There are less than 2000 neurosurgeons in India. This is far less than the requirement for a 1.2 billion plus population. The matter is further compounded by clustering of neurosurgeons in the metropolitan and larger cities. Out of the more than 550 districts of India, about 200 have neurosurgeons. In some areas, the nearest hospital with a neurosurgeon could be 500 km away, or even more. The government hospitals, the mainstay of majority of patients who are poor, have neurosurgeons only in larger cities, in inadequate numbers. They are, in many instances, understaffed and poorly equipped. The state of Medical Colleges with regard to neurosurgery is, by and large, sad. Most state run medical colleges do not have a Neurosurgery department or section. Neurosurgery forms a small part of the undergraduate curriculum and often taught by general surgeons unfamiliar with the specialty. There is a lack of appreciation at the political level of the rapidly increasing number of road traffic accidents causing head injuries, requiring neurosurgical intervention. The spread of information regarding neurological illnesses even among the rural poor people bring them to larger cities and metros in large numbers every day. This produces severe strain even on the best run existing facilities, which obviously can meet the problem only marginally. The sad part is the ever growing waiting list becomes irrelevant as many may have to wait well after their expected survival, or worse, develop permanent neurological damage.
Increasing the production of the number of neurosurgeons in India is not only important from the public service front of view but also for the development of the speciality. We have to make inroads into the sleeping public sector and the private sector, which is largely inactive in training aspects.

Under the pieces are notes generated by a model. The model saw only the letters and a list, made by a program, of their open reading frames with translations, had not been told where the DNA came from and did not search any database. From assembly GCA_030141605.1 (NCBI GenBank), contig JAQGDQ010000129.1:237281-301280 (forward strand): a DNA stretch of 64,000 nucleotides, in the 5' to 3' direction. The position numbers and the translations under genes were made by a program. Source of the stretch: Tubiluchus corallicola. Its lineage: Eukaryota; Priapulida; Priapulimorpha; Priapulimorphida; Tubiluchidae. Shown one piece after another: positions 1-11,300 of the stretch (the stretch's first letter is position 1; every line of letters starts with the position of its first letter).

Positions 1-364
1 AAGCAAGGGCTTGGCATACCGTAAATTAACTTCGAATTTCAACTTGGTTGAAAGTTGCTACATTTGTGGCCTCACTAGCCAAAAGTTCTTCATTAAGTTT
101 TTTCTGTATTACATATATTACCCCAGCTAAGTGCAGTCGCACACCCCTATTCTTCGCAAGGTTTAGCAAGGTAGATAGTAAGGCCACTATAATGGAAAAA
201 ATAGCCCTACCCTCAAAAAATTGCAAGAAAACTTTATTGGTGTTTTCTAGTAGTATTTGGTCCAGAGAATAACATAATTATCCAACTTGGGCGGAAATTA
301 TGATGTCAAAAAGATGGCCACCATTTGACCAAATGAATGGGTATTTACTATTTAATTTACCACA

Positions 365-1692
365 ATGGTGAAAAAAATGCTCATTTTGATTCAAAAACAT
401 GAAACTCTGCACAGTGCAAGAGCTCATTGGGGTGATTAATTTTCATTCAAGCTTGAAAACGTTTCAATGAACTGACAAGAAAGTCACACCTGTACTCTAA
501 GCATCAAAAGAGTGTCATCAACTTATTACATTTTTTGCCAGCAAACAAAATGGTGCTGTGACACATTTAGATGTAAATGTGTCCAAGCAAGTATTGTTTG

It is important to cultivate M.P's and M.L.A's at the centre and the state. They could lobby our causes, which could be prioritized by our professional societies. This is in line with the practice of US Neurosurgical Societies. In India, all industries have their own agencies who lobby with M.P.'s M.L.A.'s and government, and get things done. At the level of the centre, our pressing need is for our societies to have a say in neurosurgical education. At the state level, the priority is development of Neurosurgery departments in Medical Colleges, both public and private. The often pathetic state of neurosurgical services in state medical colleges, which are often the largest public hospital in the city catering to the needs of the economically weak, has to be highlighted. The need for reviving the system of honorary consultants, prevalent in all metro cities earlier, needs to be considered particularly in specialities like Neurosurgery, where creation of posts may be a major problem. It may also solve the problem of the young neurosurgeon who is eager to establish a foothold in a new city. Teaching is quite addictive, and many would continue on the same position, as has been the earlier experience. The government expenditure would be limited to providing infrastructure. An out-of-the-box approach like this is required if Neurosurgery has to progress and public services improved.